Around the world, there are growing concerns about powerful funders’ potential ability to use think tanks and other non-profit groups to manipulate democratic debates, policy formulation processes, and decision-making.
In many parts of the globe, these concerns are fairly new. Indeed, until recently, there were two distinct narratives surrounding think tanks. The first narrative, largely restricted to wealthy Anglo-Saxon countries, asked whether think tanks might be distorting democracy in the service of the powerful interest groups who funded them. While the political left focused its attention on corporate donors and their financial interests, the political right cast a suspicious eye on think tanks funded by government bodies, trade unions, or liberal billionaires. Both sides were often critical of think tanks and the role they played.
The second narrative surrounding think tanks originated from the international development community. Observing poor policies and poor policy outcomes in many countries of the Global South, institutional donors began to see think tanks – policy research institutions that were independent of malfunctioning state bureaucracies and largely insulated from domestic political pressures – as a way to promote evidence-based policymaking in support of social and economic development. In this narrative, think tanks were cast as positive actors that provided public goods to the benefit of all.
Now that think tanks have become established around the globe – I even found one working in the policy vacuum that is Mauritania – the two narratives are rapidly converging. As political systems mature and policy research institutions come of age, think tanks in Peru are being asked the same questions about the possible influence of corporate or foreign donors that think tanks in the United States have long become accustomed to.
In this context, funding from undisclosed sources is particularly problematic, as it leaves the public in the dark about the sponsors behind a given piece of research, policy prescription, or advocacy drive (for more details on this see Transparify’s research summaries on think tank transparency, funding, policy influence, and corporate interests). Opaqueness about funding sources undermines the credibility of all think tanks, including those with nothing to hide.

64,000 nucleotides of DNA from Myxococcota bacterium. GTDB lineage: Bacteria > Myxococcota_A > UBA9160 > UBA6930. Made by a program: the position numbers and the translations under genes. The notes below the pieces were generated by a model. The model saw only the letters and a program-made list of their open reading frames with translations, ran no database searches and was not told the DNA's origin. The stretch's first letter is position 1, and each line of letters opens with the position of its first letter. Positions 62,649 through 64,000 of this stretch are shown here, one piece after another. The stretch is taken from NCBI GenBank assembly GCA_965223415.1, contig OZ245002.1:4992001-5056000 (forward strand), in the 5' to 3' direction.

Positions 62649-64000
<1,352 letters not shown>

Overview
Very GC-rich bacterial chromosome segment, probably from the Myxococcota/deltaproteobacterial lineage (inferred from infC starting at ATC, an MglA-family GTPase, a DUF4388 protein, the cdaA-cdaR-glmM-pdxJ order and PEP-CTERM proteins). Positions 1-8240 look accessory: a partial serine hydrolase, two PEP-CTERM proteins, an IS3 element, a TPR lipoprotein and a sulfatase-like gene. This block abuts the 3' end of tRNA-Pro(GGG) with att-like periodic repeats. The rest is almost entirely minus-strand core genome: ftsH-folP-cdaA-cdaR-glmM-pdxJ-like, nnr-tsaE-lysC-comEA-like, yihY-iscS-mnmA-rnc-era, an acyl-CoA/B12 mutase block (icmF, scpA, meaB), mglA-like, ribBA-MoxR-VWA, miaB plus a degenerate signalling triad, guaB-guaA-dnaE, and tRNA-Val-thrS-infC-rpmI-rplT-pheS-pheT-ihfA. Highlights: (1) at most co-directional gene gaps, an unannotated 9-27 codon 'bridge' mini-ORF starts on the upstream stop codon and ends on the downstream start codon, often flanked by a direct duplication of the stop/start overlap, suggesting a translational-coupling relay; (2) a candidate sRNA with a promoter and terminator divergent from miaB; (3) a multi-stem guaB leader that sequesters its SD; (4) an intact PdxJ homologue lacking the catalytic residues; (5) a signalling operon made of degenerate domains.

Thus, Transparify in 2013 began to advocate for greater funding transparency among think tanks. We believe that think tanks can make a strong contribution to strengthening democratic processes and improving policy outcomes. At the same time, we acknowledge concerns about powerful funders’ potential ability to use think tanks to manipulate democratic debates and policy outcomes.
By assessing and rating the extent to which a think tank discloses about its funding, Transparify offers to policy research institutions committed to intellectual independence and intellectual integrity an opportunity to signal their credibility to policymakers, the media, and citizens. After all, a think tank that discloses who pays for its research and advocacy can hardly be accused of harbouring hidden agendas.
Transparify’s rating criteria
Four years on, starting from a low baseline, financial transparency has become the norm among think tanks in numerous countries, including the United States. Policy research institutions in places as far apart as Pakistan, the Ukraine, Ecuador, Kenya, Canada, Ethiopia, and Montenegro have disclosed in detail who funds them.
Shift towards transparency among think tanks worldwide, 2013–2016
Recently, we assessed 27 think tanks in the United Kingdom and discovered that 17 of them were financially transparent, showing yet again that most respectable think tanks see no need to conceal who funds their research and advocacy. Top performers included the Institute for Development Studies and the Overseas Development Institute, two prominent international development think tanks that both earned the maximum 5-star rating. Less positively, we took a closer look at the minority of highly opaque outfits in Britain and found that several of them seemed to have something to hide.
So are think tanks promoting or distorting evidence-based policy? The short answer is that the sector as a whole, and most think tanks within it, play a positive role. Democracy benefits from the data, insights, policy advice, and debates generated by independent research institutions, and most think tanks clearly do have confidence in their intellectual independence.
By disclosing who funds them, think tanks worldwide have demonstrated that they are committed to playing by democratic rules. By walking the transparency talk, they have also set a powerful example for the wider nonprofit sector in the countries where they work, adding credibility to their calls for government institutions, political parties, and other democratic players to also open their books.